February 2014

A recent evolutionary change affects a regulatory element in the human FOXP2 gene.

Mol Biol Evol 2013 Apr 28;30(4):844-52. Epub 2012 Nov 28.

Department of Evolutionary Genetics, Max Planck Institute for Evolutionary Anthropology, Leipzig, Germany.

The FOXP2 gene is required for normal development of speech and language. By isolating and sequencing FOXP2 genomic DNA fragments from a 49,000-year-old Iberian Neandertal and 50 present-day humans, we have identified substitutions in the gene shared by all or nearly all present-day humans but absent or polymorphic in Neandertals. One such substitution is localized in intron 8 and affects a binding site for the transcription factor POU3F2, which is highly conserved among vertebrates. We find that the derived allele of this site is less efficient than the ancestral allele in activating transcription from a reporter construct. The derived allele also binds less POU3F2 dimers than POU3F2 monomers compared with the ancestral allele. Because the substitution in the POU3F2 binding site is likely to alter the regulation of FOXP2 expression, and because it is localized in a region of the gene associated with a previously described signal of positive selection, it is a plausible candidate for having caused a recent selective sweep in the FOXP2 gene.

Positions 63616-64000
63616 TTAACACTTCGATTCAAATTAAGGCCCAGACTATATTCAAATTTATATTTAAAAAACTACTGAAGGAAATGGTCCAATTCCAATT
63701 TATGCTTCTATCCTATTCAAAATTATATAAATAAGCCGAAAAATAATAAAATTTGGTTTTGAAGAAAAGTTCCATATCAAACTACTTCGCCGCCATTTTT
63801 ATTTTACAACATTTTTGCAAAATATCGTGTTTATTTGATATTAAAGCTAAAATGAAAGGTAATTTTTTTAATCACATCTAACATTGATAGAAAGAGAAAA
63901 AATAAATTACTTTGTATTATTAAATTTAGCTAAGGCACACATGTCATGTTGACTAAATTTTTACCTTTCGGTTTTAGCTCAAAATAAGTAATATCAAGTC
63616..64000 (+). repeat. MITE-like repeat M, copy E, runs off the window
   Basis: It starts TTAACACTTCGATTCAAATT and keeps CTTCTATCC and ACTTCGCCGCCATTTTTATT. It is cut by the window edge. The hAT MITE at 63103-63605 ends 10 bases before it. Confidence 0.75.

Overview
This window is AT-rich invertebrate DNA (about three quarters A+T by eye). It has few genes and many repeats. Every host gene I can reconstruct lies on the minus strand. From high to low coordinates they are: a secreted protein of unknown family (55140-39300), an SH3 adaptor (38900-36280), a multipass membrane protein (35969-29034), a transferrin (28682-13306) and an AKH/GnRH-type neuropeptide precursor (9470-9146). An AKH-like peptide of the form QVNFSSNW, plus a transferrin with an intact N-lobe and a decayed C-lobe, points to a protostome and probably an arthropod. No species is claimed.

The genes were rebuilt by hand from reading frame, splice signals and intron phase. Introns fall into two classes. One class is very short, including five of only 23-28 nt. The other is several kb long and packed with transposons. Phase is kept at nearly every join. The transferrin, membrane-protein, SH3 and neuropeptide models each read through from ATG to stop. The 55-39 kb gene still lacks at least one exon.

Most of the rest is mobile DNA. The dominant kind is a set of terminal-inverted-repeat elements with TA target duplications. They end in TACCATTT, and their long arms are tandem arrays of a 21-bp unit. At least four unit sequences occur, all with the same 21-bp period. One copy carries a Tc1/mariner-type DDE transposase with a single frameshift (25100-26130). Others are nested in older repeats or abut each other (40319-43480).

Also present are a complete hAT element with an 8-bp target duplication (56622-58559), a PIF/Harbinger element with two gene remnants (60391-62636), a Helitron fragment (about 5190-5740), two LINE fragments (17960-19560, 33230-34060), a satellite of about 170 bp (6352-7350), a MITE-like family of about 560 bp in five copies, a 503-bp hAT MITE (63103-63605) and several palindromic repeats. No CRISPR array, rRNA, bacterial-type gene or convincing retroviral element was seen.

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http://dx.doi.org/10.1093/molbev/mss271DOI Listing
April 2013

Neanderthal medics? Evidence for food, cooking, and medicinal plants entrapped in dental calculus.

Naturwissenschaften 2012 Aug 18;99(8):617-26. Epub 2012 Jul 18.

ICREA at Universitat Autònoma de Barcelona, Barcelona, Spain.